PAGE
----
Eight-hundred-and-fifty years ago, the Mamelukes conquered Yerushalayim, and ruled there for about 250 years. The Mamelukes wanted to live as close as possible to the Temple Mount area.

However, adjacent to the Temple Mount was a valley, and they had no desire to live in a valley, which was a weak location from a strategic standpoint.

Therefore, they raised the entire area of the valley by means of arches. Then they constructed a large city square above the arches and built their houses on top of it.

Today, these houses are used by the Moslem Quarter settlers. In other words, the Moslem Quarter houses are built above, and parallel to, the continuation of the Kotel Hama'arovi. The 421 hidden meters of the Western Wall are used as a wall for some of the houses in the Moslem Quarter, which are adjacent to the Wall.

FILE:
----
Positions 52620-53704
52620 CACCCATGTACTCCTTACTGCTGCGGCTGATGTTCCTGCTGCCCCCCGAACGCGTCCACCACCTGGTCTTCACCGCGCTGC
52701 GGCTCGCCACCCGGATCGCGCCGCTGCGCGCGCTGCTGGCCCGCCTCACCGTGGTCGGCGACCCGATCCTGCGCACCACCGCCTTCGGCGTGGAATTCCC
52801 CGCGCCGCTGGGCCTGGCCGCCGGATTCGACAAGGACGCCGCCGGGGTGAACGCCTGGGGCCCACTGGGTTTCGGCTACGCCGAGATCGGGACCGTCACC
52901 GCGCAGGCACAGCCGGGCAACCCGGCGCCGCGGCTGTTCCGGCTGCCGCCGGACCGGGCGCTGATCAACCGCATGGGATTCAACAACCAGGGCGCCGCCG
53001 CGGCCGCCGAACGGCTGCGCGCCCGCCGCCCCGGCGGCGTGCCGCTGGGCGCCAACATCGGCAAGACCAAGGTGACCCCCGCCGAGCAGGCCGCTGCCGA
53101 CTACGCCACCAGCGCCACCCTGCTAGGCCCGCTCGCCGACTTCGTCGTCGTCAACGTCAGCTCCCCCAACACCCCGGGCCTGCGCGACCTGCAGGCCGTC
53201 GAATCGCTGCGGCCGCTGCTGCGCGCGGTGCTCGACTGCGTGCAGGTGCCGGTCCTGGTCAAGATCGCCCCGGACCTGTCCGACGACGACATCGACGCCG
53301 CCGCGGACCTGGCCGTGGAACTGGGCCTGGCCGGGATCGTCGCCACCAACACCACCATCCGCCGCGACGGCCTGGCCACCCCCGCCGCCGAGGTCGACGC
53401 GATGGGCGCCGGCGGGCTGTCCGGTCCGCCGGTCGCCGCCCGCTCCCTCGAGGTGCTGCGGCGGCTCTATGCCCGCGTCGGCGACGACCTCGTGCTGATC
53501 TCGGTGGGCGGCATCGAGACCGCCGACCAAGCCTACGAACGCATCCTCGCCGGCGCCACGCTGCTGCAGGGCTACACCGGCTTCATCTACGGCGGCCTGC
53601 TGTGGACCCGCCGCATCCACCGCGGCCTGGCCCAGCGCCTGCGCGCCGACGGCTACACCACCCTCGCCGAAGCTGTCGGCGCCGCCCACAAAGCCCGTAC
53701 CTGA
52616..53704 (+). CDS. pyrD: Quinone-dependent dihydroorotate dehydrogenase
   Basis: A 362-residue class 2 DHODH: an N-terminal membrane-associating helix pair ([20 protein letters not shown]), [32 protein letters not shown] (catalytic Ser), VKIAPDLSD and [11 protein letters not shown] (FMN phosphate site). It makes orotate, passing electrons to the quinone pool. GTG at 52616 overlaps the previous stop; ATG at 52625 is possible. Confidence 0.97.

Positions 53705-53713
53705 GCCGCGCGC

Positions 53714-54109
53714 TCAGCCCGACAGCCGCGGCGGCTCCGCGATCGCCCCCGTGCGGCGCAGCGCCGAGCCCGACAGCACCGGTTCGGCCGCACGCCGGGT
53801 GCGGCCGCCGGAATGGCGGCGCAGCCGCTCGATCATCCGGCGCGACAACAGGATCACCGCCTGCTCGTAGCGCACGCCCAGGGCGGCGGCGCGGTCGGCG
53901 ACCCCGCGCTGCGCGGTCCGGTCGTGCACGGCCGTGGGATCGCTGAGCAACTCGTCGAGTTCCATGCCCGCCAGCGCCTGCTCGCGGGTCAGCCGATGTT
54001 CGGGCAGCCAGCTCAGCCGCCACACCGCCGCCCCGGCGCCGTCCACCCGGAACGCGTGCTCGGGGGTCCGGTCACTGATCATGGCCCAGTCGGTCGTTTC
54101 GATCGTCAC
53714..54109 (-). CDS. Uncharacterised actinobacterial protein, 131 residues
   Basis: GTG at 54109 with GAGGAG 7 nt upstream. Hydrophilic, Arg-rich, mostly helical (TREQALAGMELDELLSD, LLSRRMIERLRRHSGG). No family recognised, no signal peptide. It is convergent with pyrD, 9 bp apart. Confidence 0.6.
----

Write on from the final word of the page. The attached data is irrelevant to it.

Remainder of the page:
The tunnels which are located underneath the Moslem Quarter are known to us as "the Kotel tunnels." They actually comprise a significant section of the Kotel Hama'arovi. What really prevents us from seeing the rest of the Kotel Hama'arovi are the Arab houses in the Moslem Quarter.

The Discovery of the Tunnels

"After the `67 war (5727), they started to expose the Kotel tunnels. The discovery of the tunnels began in accordance with a government decision under the initiative of the then Minister of Religion, Zerach Warhaftig," explained Professor Ron Bahat, who was in charge of excavations in the tunnels from the scientific perspective. The work of uncovering the tunnels has been going on for a number of years, bringing to light some exciting and moving revelations.